There are a couple of downsides that I discovered. One false move with the buttons, and you've deleted your shot for good. We were away for the weekend and I'd just shot the bowl of pea and ham soup I'd had for lunch. Back in the car, again as passenger, I was deciding what filter to use and whether to blur or not when going over a bump on the road made me slip and accidently hit the delete button. No more pea and ham soup image to share with the world. There are those of you out here that would be grateful for that and I put that attitude down to not having Instagr.am and/or a fun and/or addictive personality. The other issue I guess is, just how many images is too many images to share in a 24 hour period? I felt really guilty that I was bombarding flickr, twitter and facebook with these images - but the urge to shoot images and share them was greater than the guilt, so maybe I didn't feel that guilty. At the moment, the other downside is that Instagram only works on iPhones, but I'm sure that will change in time.

So. Do you have an iPhone? Well - what are you waiting for? Head over and download the app and start having a little fun. :) Come on - you show me yours and I'll show you mine - lol!

Thursday, 14 July 2011

Book Review - "Mezza Italiana" by Zoe Boccabella

book review mezza italiana

I would like to start with a disclaimer. I am not a writer. I am not an editor. I am not a book reviewer. These days anyone with internet access can start a blog and share their opinions with others. So, look at me as one of those anyones who has a blog and is happy to share an opinion or two with whoever is happy to come across and read it.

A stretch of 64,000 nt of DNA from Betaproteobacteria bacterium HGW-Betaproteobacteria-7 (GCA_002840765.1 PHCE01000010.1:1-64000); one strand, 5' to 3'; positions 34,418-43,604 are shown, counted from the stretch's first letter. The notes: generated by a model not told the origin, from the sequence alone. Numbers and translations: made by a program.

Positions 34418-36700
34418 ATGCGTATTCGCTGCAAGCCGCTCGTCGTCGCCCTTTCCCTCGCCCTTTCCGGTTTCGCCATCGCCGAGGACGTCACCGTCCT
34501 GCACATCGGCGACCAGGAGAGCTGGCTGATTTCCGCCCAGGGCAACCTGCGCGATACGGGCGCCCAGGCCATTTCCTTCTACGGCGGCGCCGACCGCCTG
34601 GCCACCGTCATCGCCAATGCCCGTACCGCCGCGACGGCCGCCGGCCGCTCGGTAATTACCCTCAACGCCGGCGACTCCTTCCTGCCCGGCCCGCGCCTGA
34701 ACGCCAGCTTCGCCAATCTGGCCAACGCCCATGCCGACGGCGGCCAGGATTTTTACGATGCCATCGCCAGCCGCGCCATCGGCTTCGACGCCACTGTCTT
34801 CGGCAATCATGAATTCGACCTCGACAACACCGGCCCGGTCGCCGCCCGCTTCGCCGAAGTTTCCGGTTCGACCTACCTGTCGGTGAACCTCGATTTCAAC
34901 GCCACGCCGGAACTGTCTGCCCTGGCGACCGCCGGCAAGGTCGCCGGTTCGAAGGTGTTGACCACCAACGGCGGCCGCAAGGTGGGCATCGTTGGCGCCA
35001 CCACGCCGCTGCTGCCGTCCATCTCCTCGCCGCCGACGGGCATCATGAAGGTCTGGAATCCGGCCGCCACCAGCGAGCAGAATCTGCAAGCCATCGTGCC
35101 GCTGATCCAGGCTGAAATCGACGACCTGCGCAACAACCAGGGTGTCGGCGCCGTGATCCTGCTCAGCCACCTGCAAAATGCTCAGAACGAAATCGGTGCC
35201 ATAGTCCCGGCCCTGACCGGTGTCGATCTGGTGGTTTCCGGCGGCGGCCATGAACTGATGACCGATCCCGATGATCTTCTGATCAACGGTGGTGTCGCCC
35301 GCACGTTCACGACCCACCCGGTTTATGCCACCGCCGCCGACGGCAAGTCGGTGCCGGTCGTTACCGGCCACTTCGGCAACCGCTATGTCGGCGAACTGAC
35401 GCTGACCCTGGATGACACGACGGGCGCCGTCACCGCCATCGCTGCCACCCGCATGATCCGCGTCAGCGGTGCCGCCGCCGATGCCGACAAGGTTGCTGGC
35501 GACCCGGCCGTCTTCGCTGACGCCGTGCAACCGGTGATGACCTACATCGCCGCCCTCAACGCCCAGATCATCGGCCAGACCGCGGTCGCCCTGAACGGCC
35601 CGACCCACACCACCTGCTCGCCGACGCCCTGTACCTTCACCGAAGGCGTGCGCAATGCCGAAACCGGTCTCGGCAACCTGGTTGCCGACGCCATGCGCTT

Right, with that out the way, I'm going to tell you how I felt when I finished this book. Disappointed. That, is not the end of my review, by the way. Let me explain further. The title and author's name caught my eye, "Mezza Italiana" by "Zoe Boccabella", the collage-feel to the cover also appealed. But it was the blurb on the inside cover that sent my heart racing. This was the book I had been waiting for and finally someone had written it. And this was my mistake - I had set it up to fail, to fall from the dizzying height from whence I'd perched it.

The story is a common migrant story of growing up in Australia in the 70's where Italians were still referred to as 'wogs'. The older generation Italians were holding fast onto their traditions while the teen generation just wanted to fit into the Australian way of life. If that meant denying or stifling your heritage, then so be it; they weren't interested in their heritage; I wasn't interested in my heritage. I had expected the narrative to meander through the author's journey in some sort of logical order and to be charmed or shocked, whatever the case may be, by the anecdotes where I would nod my head in agreement and understanding. If I use the analogy of meandering along quiet country lanes and being charmed by the surrounding scenery, then this book does not fit with that analogy. Instead, imagine you're in a buzzing city with tight little lanes, distractions are everywhere. The lanes look enticing, exhilarating until you come to dead end after dead end. The buzzing little lanes whilst offering initial promise, fail to deliver. They soon lose their initial appeal and instead become annoying. So it is with a lot of the author's anecdotes in the book. I felt as though I was trapped in those buzzing little lanes wearing a blindfold and not being able to get my bearings, constantly bumping into the dead end walls.